Reducing Feed Cost by Maximising Dietary Byproduct Feeding Prior to Market19 February 2014
Income over feed costs was maximised when finishing pigs were fed the high-fibre, low-energy diet (including DDGS and wheat middlings) until 20 days prior to marketing and then switched to a standard corn-soybean meal diet, according to Dr Joel DeRouchey of Kansas State University.
The overriding objective is to improve the industry-wide lack of knowledge in utilising high levels of by-products (distillers dried grains with solubles, DDGS, and wheat middlings) in late finishing diets prior to marketing to further reduce feed cost.
In order to accomplish this overall objective, two experiments were conducted at Kansas State University to determine the optimum time period of dietary fibre reduction prior to marketing as determined by growth performance, carcass characteristics (primarily yield), digestive tract weights, carcass fat iodine value and economics.
These data did provide new information in that switching pigs fed a high-fibre diet to a corn-soybean meal diet for as little as five days prior to slaughter will restored over half of the lost carcass yield. Further, switching to a corn-soybean meal based diet 15 days prior to slaughter fully restored carcass yield.
In Experiment 2, while no statistical differences were found, numerical patterns to that of Experiment 1 were seen, where pigs changed to a corn-soybean meal diet for nine days restored over half of the lost carcass yield, with 14 to 19 days of fibre diet withdrawal fully restoring carcass yield.
To help explain the change in yield, digestive tract weights were measured in Experiment 1. First, when the large intestine was weighed full of digestive contents, the pigs fed the high-fibre diet had 2.64 lb more of digestive contents remaining in the large intestine than that of pigs only fed the corn-soybean meal diet throughout the trial. After a five-day withdrawal to the corn-soybean meal diet from the high-fibre diet, full large intestine weight dropped by 2 lb.
Secondly, and more minor influence, while not statistically different, the rinsed large intestine weighed 0.27 lb more from pigs fed the high-fibre diet than the corn-soybean meal diet throughout finishing.
Since both the weight of intestinal contents and the actual weight of the large intestine negatively influence carcass yield, both can help explain why pigs fed high-fibre diets lave lower carcass yield then those fed a low-fibre diet. From a packer prospective, feeding a high-fibre diet until marketing increases the amount of waste generated and disposed of through either their own or multiple sewer systems.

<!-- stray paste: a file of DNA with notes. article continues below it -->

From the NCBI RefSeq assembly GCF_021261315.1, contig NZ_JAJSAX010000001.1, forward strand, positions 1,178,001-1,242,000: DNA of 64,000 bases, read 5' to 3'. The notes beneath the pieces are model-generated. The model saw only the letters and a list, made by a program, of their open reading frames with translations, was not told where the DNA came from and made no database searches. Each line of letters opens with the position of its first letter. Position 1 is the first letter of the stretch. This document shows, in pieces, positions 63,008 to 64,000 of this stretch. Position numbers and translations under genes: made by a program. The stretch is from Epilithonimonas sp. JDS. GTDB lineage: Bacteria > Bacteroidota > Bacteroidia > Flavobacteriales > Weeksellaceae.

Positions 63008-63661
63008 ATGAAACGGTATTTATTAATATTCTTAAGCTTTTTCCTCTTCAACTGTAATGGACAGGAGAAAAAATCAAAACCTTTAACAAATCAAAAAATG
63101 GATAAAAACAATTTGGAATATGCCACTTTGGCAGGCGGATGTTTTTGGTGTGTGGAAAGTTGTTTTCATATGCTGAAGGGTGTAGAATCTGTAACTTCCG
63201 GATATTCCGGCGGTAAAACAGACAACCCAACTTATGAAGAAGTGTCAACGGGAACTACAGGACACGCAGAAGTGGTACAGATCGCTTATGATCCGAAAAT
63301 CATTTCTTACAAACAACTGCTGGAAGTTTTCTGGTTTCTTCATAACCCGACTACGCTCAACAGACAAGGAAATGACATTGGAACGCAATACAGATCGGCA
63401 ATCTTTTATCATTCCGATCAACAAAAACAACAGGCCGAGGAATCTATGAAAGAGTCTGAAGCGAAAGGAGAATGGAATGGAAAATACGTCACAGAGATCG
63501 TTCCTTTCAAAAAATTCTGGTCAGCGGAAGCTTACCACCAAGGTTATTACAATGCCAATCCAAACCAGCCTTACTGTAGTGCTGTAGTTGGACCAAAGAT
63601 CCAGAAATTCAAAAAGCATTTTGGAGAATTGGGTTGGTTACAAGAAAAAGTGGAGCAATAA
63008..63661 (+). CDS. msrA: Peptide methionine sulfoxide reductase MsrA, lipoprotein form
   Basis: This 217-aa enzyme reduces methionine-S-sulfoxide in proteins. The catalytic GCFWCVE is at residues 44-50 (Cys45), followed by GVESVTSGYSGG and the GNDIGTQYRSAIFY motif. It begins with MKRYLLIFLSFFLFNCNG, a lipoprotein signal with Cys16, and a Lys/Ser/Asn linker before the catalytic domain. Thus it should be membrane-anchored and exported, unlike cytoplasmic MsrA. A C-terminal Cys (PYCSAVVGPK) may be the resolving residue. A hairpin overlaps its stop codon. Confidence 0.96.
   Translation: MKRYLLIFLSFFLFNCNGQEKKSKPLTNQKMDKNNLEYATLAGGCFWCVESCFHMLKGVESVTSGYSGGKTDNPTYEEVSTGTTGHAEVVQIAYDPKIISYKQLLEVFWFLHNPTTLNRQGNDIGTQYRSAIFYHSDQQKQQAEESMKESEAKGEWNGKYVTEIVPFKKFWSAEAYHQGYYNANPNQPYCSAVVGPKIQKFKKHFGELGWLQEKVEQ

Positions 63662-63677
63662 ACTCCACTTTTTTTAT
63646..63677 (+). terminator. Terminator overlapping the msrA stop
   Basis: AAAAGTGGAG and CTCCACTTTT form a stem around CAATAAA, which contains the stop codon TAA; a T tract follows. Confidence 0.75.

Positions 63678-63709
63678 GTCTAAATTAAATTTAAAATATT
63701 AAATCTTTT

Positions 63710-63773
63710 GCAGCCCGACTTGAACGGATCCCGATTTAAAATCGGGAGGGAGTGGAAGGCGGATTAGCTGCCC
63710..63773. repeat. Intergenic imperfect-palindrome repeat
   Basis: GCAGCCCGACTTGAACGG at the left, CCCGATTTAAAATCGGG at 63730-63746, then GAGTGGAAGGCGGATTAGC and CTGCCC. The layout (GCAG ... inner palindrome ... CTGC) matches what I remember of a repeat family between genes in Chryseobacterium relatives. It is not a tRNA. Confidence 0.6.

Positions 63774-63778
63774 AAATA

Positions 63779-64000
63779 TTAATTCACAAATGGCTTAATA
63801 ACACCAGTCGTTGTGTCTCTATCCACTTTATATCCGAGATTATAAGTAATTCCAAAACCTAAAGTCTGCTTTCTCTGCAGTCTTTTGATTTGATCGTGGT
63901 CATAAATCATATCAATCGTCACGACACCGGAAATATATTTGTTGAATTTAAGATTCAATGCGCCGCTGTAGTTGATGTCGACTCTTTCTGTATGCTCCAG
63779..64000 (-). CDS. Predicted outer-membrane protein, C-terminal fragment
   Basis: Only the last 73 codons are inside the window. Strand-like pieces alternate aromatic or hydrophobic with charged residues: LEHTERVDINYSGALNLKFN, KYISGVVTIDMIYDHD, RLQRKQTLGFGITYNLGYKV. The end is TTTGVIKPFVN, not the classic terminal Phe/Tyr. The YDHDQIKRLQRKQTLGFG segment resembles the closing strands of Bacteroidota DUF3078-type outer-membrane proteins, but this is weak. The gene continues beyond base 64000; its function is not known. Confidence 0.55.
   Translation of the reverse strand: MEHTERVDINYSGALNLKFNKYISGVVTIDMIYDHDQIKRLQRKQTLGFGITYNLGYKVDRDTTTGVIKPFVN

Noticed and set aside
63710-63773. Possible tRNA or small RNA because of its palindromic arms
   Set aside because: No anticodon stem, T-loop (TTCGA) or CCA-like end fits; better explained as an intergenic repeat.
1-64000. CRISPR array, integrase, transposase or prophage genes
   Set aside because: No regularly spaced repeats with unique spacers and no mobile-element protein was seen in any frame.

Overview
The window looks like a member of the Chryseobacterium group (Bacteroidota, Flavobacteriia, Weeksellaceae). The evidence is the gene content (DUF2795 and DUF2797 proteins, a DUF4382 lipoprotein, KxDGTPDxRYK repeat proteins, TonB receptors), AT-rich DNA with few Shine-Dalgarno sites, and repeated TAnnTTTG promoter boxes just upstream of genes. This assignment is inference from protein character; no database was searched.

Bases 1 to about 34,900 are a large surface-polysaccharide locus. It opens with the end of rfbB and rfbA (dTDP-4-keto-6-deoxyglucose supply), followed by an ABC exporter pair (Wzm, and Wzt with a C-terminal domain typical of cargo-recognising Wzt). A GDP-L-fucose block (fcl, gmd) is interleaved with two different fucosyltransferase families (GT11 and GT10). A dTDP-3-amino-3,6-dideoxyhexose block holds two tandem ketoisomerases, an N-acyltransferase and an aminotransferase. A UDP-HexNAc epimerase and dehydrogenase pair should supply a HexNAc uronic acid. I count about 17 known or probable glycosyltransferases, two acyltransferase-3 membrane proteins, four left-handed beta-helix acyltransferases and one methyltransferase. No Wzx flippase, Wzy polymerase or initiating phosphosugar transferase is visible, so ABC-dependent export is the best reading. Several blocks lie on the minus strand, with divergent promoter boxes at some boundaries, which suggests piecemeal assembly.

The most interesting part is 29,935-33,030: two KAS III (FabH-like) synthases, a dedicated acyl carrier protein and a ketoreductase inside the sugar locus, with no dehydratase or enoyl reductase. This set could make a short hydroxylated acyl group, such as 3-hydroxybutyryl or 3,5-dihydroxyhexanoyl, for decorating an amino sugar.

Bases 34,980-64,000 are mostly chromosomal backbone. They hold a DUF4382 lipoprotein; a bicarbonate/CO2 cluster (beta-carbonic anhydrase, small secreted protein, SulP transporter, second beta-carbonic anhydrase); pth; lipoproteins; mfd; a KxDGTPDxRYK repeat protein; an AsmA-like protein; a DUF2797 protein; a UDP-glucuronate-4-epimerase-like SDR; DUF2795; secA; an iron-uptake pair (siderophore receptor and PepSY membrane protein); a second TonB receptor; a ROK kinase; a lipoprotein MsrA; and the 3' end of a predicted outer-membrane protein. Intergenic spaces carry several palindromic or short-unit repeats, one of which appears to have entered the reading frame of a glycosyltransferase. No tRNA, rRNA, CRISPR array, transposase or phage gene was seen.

For carcass fat quality, it was expected that pigs fed the high-fibre diet would have softer carcass fat due to the increased level of unsaturated fat from the DDGS and wheat middlings in that diet.
The research did, in fact, find this result. However, when evaluating the withdrawal times of the high-fibre to the corn-soybean meal diet, the iodine value of pigs did decrease (become more firm) in belly and backfat as the withdrawal days increased but did not become fully restored to the corn-soybean meal diet fed throughout. This was not surprising as previous research has shown that once pigs are fed unsaturated fat in early and middle finishing, the withdraw days to a low unsaturated fat containing diet are more substantial to return to a baseline iodine value level.
From an economic prospective, when measured as income over feed cost (IOCF = revenue/pig – feed cost/pig), in Experiment 1, a linear improvement in IOFC was reported as the days of withdrawal increased from the high- to low-fibre diet prior to marketing. The maximum return of IOCF was for pigs fed the 20-day withdrawal treatment at $27.76 per pig, which was $1.64 higher per pig than fed only the corn-soybean meal diet and $2.97 over that of pigs fed the high-fibre diet until marketing.
In Experiment 2, no statistical differences were found but, similar to Experiment 1, the maximum return on an IOCF basis was for pigs fed the 19-day withdrawal strategy at $28.88 per pig, which was $2.92 per pig higher than pigs fed only the corn-soybean meal diet and $2.30 over pigs fed the high-fibre diet until marketing.
Producer Bottom Line
Pigs fed the high-fibre, lower energy diet had poorer feed:gain ratio, lower carcass yield and softer carcass fat than pigs fed the corn-soybean meal control diet.
Withdrawing pigs from the high-fibre diet and switching them to a corn-soy control diet restored carcass yield when done for the last 15 to 20 days prior to harvest.
Pigs fed the high-fibre diet had 2.64 lb more of digestive contents remaining in the large intestine than those only fed the corn-soybean meal diet throughout the trial. After a five-day withdrawal to the corn-soybean meal diet from the high-fibre diet, full large intestine weight dropped by 2 lb.
Income over feed costs was maximised when finishing pigs were fed the high-fibre, low-energy diet until 20 days prior to marketing and switched to a corn-soybean meal diet.
Carcass fatty acid composition and iodine value were impacted by diet type and with increasing withdrawal time of a high-fibre diet containing DDGS and wheat middlings to a corn-soybean meal diet but not back to the baseline level for pigs only fed the corn-soybean meal diet.
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